Exercising when angry can shorten your life; yoga might help

facebook anger emoticon with the word "angry" underneathResearchers at McMaster University published the results of their study on exercise and anger recently, and here’s a report what they found:

Being very upset or angry more than doubles the risk of a heart attack within an hour, while heavy physical exertion does the same, a worldwide study suggested. But combining the two – such as using extreme exercise as a way of calming down – increases the risk even further.

So much for using intense exercise to blow off steam when you’re ready to blow a gasket. It kind of makes sense, since anger gets the blood flowing and the heart pumping, and so does heavy exercise. So combine the two and bam! The heart is working pretty hard.

This is not to say that physical activity is not recommended. It is. It still has all sorts of health benefits, the researchers say. But if you’re angry, they suggest not engaging in extreme exertion.

According to the article, experts say this work points to a “crucial connection” between mind and body.

A separate article discusses a different kind of mind-body connection, that which can be achieved through regular yoga practice. With the mainstreaming of yoga, there are all sorts of claims about its mental benefits.

In “How Yoga Turns You Superhuman or Just Less Freaked Out about Life,” Drake Baer says:

While there’s a need for larger scale, more thoroughly designed research, studies indicate that a yoga practice helps in treating depression and anxiety (in multiple meta-analyses), managing stress, and improving the well-being of cancer survivors. Research indicates that the practice helps young musicians find flow states, women over 55 experience transcendence of the ordinary, and ashram residents reach “a radical shift in consciousness of the type most people experience only when they are using psychoactive drugs.” Therein lies the exquisite difficulty of studying it: Asana, or the series of poses that you probably think of when you hear “yoga,” is a physical exercise, yes, but also a psychological and perceptual one, like its sibling, meditation. Almost all the researchers I talked to warned me that no one completely knows “how yoga works”: The expansive fruits of long-term practice are intensely subjective, and it’s rather difficult to design a study that gains access to another person’s phenomenology.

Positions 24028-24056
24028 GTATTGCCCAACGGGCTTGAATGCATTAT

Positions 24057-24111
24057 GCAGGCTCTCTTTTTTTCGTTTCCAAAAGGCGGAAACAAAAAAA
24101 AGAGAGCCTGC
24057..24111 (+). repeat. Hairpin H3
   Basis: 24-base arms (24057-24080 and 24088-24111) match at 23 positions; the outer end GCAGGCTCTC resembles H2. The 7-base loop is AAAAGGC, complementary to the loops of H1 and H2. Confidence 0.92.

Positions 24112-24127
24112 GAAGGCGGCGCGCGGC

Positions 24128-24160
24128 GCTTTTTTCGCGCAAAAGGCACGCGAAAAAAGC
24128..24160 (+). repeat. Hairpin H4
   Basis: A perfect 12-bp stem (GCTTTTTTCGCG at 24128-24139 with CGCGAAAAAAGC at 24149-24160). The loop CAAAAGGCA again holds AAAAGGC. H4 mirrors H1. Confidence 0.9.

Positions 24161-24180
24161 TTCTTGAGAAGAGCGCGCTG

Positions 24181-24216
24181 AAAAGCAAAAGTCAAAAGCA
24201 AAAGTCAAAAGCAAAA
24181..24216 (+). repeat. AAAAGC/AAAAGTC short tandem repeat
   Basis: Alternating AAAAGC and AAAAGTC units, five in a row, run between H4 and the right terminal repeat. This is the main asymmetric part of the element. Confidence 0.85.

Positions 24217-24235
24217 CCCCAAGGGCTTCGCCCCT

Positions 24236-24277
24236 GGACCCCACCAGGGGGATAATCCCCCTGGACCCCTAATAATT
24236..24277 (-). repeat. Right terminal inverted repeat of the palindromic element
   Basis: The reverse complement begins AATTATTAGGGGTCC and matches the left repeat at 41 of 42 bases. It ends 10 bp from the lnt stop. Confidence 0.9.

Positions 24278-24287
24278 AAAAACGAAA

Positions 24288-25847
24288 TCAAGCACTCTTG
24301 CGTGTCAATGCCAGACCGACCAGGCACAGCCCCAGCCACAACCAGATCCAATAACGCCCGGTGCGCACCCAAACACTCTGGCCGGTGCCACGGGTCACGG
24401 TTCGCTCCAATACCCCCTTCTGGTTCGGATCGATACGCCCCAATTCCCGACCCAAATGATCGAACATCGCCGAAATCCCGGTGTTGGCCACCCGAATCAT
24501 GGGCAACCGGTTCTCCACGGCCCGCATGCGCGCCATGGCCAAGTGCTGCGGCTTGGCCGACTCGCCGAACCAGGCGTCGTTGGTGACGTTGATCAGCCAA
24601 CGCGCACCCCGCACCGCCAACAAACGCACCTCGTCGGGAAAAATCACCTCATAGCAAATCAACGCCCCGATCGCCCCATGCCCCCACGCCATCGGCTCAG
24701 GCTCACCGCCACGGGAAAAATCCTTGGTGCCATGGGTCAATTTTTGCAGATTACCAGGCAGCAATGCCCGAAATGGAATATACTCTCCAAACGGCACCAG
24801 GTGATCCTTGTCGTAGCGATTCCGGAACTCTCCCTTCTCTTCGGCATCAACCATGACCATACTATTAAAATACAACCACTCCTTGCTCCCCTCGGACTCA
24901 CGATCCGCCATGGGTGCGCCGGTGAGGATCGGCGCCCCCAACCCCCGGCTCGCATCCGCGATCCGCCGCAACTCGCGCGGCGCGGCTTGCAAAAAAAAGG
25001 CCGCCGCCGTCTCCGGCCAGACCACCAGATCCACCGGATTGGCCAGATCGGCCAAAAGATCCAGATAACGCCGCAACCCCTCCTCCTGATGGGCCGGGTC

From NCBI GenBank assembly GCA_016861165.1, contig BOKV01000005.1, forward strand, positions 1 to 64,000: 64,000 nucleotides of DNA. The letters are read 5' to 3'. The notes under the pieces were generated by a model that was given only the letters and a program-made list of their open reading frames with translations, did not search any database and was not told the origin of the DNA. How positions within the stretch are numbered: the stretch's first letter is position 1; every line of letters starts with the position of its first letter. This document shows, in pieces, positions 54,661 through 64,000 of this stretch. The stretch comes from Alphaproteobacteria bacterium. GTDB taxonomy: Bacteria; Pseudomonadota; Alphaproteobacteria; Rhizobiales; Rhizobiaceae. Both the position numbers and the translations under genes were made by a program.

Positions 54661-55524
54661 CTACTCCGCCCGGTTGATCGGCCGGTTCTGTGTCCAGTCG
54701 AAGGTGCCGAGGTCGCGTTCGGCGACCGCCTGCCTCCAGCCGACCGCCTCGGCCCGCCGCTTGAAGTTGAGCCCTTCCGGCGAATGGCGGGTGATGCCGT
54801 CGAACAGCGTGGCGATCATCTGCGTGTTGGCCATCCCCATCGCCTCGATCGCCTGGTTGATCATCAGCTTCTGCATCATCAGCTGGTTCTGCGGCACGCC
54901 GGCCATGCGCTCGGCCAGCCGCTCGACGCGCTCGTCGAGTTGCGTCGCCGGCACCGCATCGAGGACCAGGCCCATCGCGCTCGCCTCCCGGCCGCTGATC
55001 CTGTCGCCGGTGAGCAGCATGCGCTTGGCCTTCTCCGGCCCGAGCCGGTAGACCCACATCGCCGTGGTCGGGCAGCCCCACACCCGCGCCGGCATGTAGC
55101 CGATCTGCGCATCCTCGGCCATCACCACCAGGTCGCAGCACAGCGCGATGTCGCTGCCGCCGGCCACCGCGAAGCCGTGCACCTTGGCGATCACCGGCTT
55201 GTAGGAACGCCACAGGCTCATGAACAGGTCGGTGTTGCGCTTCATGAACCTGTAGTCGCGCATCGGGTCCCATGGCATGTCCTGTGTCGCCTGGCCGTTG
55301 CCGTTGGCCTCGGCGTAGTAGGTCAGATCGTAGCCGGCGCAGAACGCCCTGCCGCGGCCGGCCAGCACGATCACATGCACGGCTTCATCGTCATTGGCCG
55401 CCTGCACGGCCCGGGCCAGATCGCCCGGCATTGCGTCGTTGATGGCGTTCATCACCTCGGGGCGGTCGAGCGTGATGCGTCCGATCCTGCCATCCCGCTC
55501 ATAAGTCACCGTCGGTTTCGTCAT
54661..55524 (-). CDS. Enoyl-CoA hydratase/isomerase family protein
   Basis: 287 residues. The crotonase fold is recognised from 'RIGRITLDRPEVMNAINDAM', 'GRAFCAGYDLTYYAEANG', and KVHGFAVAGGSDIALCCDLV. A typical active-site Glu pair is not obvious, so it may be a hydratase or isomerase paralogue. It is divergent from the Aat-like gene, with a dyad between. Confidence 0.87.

He talks about anecdotal evidence of yoga enabling superhuman feats. In a study in the 70s:

Swami Rama reportedly controlled the flow of blood into his hand. To [Timothy] McCall [the researcher conducting the study and author of Yoga as Medicine], Rama was able to do this by affecting the smooth muscles lining his arteries. This usually lies outside of conscious control, but the yogi had developed the ability to better access his autonomic nervous system, the domain of the heartbeat, digestion, and breathing.

The hypothesis is that regular yoga practice puts people in touch with their bodies in a unique way that has tremendous physical, emotional, and mental benefits. You know when the yoga instructor has you holding Warrior 2 longer than is comfortable? Well, “if you’re breathing slowly and deeply while all of this is going on, McCall says, you’re teaching yourself to not overreact to stress. It’s a way of ‘maintaining modulation of freakout mode,’ he says, a training in emotional self-regulation.”

I like the yin and yang of these two very different studies that link mind and body through physical activity. On the one hand, we’re told that extreme exercise while angry exacerbates our risk of heart attack because it amplifies the physical symptoms of anger in a way that puts stress on our system. On the other hand, though not thoroughly understood, yoga practiced on a consistent basis can at the very least help us modulate our emotions.

Maybe we can even use yoga to minimize those anger-reactions that put so much stress on our bodies.

You can read more about the anger/vigorous exercise risk study here.

You can read more about these studies of the mind-body connection in yoga here.

Are you an angry exerciser? Does this research make you question that approach to blowing off steam? Have you ever experienced the sorts of mental benefits from yoga that the article talks about?


2 thoughts on “Exercising when angry can shorten your life; yoga might help

  1. The impulse to run when I’m upset is pretty strong. I take solace in the fact that I’m not a very speedy runner. After I’m tired enough to sleep. Don’t think this will change my behaviour…Sad angry running is better than hitting things, better than drinking. And I’ve got a strong heart.

    1. I’m a stress-runner too. Nothing works better than running until I’m too tired to be angry any more. Hopefully the “slow” part outweighs this research!

Comments are closed.